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Communication Toolbox


The words we use and how we say them make a huge difference to how tamariki respond to us. Communicating with young children can be frustrating at times – At Eduplay Westgate we have lots of tools in our communication toolbox.


Questions to consider.

Do you use your child’s name to get their attention before giving them an instruction?

Do you stop what you’re doing and make eye contact with your child when you talk to them?

What about your tone – are you annoyed or encouraging, or perhaps distracted by something else?


Use Your Child’s Name

Call your child’s name until you have their attention before you speak if you want to know for sure they have heard you.


Eye Contact

Connect with your child using eye contact. You may need to get down to their level or sit at the table with them. Not only does it demonstrate good manners, but it also helps you to listen to each other. Say your child’s name until you gain eye contact, especially before giving them a direction. It is important that they give you their attention, and you should model the same behaviour for them.


Don’t interrupt.

Try not to interrupt or scold your child when they are telling you a story. Children will lose interest in sharing their feelings with you if you shift away from their story and use the time to teach them a lesson.

What Are You Really Asking?

Sometimes we are happy to give a child a choice – “Do you want to wear shorts or a skirt?”

At other times a child is not being given a choice – “Get into bed now.”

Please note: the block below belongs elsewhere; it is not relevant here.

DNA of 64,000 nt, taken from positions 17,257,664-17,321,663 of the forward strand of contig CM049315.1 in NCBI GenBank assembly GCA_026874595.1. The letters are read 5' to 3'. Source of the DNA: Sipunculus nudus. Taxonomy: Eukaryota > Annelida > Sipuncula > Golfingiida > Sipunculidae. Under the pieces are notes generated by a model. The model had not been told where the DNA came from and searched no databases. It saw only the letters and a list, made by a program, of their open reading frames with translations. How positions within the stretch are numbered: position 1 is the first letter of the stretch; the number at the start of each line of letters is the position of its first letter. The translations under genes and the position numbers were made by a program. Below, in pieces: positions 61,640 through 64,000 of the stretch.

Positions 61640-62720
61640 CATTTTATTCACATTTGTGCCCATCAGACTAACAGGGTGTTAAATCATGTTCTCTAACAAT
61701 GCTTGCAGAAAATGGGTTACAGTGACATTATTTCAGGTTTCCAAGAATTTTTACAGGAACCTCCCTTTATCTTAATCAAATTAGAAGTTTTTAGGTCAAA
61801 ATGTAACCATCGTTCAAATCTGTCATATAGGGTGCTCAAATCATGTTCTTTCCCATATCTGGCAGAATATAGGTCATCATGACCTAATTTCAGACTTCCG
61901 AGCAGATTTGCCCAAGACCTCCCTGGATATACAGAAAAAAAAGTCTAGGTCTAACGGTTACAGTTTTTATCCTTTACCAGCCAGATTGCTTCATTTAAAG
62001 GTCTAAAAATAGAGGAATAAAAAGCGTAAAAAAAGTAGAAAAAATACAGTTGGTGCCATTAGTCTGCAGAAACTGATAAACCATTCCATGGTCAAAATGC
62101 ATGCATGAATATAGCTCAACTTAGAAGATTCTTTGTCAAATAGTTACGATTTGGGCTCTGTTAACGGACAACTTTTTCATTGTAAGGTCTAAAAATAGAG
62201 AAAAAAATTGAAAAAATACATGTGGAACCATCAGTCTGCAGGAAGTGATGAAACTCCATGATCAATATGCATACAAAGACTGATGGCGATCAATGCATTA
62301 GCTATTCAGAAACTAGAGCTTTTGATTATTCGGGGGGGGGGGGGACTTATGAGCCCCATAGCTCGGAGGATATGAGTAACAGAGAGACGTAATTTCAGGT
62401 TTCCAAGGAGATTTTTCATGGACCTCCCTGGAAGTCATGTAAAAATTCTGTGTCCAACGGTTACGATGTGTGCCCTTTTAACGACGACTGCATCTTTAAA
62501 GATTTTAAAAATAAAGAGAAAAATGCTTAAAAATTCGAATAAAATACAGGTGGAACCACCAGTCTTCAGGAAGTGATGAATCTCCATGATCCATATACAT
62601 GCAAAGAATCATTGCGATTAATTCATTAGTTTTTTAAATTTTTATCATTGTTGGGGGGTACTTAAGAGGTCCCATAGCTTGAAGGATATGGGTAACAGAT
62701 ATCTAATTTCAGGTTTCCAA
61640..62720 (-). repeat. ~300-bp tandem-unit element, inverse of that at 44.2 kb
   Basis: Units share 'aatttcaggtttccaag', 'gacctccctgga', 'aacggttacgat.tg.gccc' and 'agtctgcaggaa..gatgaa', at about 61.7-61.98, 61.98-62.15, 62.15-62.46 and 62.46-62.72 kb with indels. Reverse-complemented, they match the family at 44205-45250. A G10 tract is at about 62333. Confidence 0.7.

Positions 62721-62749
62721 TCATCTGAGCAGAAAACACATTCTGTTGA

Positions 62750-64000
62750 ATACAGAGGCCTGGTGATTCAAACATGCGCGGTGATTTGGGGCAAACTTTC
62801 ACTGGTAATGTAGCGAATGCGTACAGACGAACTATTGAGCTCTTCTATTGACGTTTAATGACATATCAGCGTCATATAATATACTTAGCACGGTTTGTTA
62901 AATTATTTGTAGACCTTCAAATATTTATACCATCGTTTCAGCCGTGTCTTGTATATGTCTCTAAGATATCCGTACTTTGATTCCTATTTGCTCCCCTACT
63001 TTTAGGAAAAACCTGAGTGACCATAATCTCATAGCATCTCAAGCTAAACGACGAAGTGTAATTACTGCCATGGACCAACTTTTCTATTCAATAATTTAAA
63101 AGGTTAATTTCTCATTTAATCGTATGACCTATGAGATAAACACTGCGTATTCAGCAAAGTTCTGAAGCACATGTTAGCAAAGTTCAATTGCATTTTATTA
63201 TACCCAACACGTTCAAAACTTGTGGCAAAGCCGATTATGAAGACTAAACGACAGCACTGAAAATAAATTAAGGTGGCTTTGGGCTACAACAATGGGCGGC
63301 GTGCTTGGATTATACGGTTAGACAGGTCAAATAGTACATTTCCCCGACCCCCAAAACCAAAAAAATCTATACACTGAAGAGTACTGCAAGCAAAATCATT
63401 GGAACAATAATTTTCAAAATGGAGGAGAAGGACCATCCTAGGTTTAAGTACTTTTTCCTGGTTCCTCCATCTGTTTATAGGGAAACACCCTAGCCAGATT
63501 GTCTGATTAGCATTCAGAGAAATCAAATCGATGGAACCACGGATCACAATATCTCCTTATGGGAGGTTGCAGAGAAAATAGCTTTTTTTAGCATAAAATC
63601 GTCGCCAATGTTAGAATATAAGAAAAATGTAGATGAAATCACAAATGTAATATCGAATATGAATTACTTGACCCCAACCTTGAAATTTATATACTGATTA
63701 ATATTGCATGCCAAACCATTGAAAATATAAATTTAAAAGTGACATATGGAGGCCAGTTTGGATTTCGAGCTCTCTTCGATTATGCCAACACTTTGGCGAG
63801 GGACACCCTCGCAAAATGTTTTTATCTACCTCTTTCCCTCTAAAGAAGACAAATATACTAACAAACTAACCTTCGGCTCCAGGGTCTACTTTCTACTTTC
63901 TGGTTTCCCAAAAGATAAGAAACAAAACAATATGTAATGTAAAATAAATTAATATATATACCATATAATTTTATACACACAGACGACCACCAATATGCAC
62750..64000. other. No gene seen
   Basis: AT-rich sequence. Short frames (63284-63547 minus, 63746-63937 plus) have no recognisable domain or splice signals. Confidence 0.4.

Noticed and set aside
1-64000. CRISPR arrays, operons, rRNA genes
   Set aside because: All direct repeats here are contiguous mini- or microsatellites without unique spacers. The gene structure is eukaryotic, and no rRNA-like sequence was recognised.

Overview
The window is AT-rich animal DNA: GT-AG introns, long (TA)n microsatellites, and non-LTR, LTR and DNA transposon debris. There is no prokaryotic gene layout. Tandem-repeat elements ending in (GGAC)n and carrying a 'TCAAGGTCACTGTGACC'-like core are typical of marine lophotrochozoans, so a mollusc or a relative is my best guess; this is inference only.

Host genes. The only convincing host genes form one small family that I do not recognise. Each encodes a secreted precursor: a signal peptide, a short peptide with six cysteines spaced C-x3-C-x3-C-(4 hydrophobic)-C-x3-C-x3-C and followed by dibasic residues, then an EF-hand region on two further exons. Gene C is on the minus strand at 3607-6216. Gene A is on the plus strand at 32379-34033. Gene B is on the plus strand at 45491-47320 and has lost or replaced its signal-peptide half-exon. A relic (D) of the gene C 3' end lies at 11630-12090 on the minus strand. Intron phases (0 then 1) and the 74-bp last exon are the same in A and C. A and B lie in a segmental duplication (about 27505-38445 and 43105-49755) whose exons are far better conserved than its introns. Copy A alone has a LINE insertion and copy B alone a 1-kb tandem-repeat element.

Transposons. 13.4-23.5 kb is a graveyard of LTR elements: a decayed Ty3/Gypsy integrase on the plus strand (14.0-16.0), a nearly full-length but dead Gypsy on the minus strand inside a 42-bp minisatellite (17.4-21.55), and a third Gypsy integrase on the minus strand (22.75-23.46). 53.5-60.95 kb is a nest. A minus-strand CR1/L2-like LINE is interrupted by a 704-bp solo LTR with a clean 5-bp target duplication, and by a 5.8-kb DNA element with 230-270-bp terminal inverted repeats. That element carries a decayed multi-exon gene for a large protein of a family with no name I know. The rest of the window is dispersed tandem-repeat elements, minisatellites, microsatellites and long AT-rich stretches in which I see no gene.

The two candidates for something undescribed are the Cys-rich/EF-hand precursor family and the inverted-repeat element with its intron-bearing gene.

It is important to be clear and not give the impression we are offering a choice when we’re not. This is confusing for children and probably won’t obtain the response we want.

“Should we get ready for bed?” is not the right request unless you are happy for the answer to be “no”.

The I NEED/YOU NEED request

Using “I need you to…” is a very clear way of communicating with a child. They are not being given a choice; they are being given a clear request.

“I need you to get into bed now.”


When Children Make Mistakes

When we observe a child who has made a mistake, or two children having a disagreement it is important not to assume who is to blame. Our language matters in these moments.


Stating what you observe is the best way to find a solution or to resolve the problem. Trying to understand is always better than trying to find out who is to blame.


“I see that you both want to play with the same toy.”

“I see the juice has spilt on the floor.”

“I can see that you are sad.”


With the “I see” statement a child does not feel judged and is more likely to respond by telling you what actually happened rather than avoiding the truth to escape the yucky feeling of blame and judgement.

Just Ask

Another great way to understand what is going on with your child is to simply ask them.

“Tell me about your picture.”

“Tell me about why you feel sad.”

“Tell me about what happened.”

This in as open-ended question that doesn’t assume you already know. It gives your child the opportunity to think it through as they talk to you. Remember not to interrupt when your child is trying to find the right words.

How you speak to your child matters. Your tone, your facial expression, and most of all your words.


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